3. Increase food systems resilience through market innovation.
Food security cannot be achieved without corporate sector investment. The private sector has the power to increase the sustainability and equity of global food systems by investing in and promoting smallholder farmer access to finance and markets, sustainable supply chains, soil health, agriculture run-off prevention, erosion prevention, and efficient water use. It is also in a unique position to respond to the call for nutrient-rich and drought-resistant crops, and to aggregate producers and processors through cooperative structures.
Promote private sector leadership on food security and create a roadmap for private sector investment.
The private sector has the power to increase the sustainability and equity of global food systems by investing in and promoting smallholder farmer access to finance and markets, sustainable supply chains, soil health, agriculture run-off prevention, erosion prevention, and efficient water use. It is also in a unique position to respond to the call for nutrient-rich and drought-resistant crops, particularly in Africa, and to aggregate producers and processers through cooperative structures.
The private sector would benefit from a constructive and practical guidance document that would illuminate opportunities for regional and international private sector investment in food markets, variations across government institutions regionally that enable investment, and case studies of companies that have navigated challenging policy environments or limited infrastructure to successfully develop new food markets that provide financial and physical access and agriculture inputs to smallholder farmers.
Support agricultural lentreprensurship as a model for economic success.
Food security and economic security (e.g. job security) go hand in hand. In developing countries, agriculture already supports or employs the majority of the population; however, achieving global food security requires the creation and growth of enterprises—large and small—across the entire value chain. Africa in particular is ripe for entrepreneurial activity in the food sector, given its youthful population and large swaths of uncultivated arable land.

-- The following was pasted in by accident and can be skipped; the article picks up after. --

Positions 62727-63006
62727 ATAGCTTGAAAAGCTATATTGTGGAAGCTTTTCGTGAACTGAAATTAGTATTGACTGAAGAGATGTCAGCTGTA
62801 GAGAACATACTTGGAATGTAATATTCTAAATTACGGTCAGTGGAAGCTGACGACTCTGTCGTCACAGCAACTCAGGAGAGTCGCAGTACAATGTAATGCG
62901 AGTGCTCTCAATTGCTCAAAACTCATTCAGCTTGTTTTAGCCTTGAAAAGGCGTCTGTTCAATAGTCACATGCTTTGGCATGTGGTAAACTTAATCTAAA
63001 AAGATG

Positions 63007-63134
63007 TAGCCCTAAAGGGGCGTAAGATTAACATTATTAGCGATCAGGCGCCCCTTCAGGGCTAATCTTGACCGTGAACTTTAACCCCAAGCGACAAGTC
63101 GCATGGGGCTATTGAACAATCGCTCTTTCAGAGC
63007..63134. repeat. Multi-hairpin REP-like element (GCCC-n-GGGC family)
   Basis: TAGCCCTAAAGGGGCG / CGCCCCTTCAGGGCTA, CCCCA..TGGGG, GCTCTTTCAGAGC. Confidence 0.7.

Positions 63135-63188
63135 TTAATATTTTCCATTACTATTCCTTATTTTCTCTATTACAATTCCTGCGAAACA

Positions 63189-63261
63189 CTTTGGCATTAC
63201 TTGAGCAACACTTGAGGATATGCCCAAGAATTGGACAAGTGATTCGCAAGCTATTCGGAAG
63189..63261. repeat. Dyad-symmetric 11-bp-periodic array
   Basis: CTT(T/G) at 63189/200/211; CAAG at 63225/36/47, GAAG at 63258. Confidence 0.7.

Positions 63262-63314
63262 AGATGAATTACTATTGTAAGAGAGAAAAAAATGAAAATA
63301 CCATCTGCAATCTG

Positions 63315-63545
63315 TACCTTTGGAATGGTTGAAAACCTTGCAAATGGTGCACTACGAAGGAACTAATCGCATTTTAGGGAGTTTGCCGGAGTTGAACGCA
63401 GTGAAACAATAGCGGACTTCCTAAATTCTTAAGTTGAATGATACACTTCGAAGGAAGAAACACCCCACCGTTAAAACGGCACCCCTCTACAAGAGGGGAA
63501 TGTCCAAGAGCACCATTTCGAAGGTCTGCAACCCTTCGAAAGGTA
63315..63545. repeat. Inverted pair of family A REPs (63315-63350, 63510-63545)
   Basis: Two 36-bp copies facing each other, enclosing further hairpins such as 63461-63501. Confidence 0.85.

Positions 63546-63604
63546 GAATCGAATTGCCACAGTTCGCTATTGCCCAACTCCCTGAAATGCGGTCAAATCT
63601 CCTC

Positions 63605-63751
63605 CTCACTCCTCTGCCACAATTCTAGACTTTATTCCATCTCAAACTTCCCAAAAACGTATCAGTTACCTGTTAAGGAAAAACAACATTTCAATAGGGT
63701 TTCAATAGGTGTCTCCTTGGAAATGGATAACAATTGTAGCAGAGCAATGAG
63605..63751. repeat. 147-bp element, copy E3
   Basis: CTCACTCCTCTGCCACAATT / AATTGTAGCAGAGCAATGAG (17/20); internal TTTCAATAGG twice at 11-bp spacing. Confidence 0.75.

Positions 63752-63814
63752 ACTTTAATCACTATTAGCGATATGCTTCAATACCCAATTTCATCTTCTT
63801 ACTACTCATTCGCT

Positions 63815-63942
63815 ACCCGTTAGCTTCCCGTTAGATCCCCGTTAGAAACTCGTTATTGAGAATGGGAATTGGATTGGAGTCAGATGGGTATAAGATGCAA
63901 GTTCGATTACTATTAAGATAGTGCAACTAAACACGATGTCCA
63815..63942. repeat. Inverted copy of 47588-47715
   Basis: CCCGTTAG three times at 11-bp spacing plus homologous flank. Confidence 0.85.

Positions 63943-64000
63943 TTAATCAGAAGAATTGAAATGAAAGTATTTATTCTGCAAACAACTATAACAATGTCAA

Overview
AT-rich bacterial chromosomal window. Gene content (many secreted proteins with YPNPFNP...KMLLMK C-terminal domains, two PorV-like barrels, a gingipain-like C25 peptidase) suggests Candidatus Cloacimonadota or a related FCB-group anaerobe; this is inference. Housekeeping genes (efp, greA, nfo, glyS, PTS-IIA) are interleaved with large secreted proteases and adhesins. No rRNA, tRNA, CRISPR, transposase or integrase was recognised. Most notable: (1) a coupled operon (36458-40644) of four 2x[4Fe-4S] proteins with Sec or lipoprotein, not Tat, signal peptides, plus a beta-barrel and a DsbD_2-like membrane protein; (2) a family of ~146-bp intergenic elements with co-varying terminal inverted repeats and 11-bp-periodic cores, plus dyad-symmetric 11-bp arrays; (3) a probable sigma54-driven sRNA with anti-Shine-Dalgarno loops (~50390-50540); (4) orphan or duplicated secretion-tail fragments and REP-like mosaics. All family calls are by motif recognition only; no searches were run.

The World Bank estimates that Africa’s food market could reach $1 trillion by 2030, with significant opportunity for entrepreneurs to create wealth and jobs by forming companies that improve and expand the provision of inputs to farmers, build modern processing facilities, and provide logistics, distribution, and consulting services. Policymakers should tailor training, mentoring, research and financing programs to lower the risks and barriers that impede entrepreneurial initiatives in the food production space.
Enable public-private partnership through policy frameworks and clearly defined roles.
Public-private partnerships targeting various parts of the food system and value chain are slowly creating a new paradigm of cross-sector engagement, requiring deeper understanding and alignment between the sectors.
Going forward, the global food security community should shift its partnership focus to addressing how ongoing points of tension between the public and private sector can be better addressed, to further the effectiveness of existing and new partnerships. National governments should also be encouraged to support partnership development by creating a level playing field for investment, developing transparent rules and regulations, funding public goods that catalyze innovation and allowing scalable partnerships that catalyze innovation.
Photo credit: flickr@NH53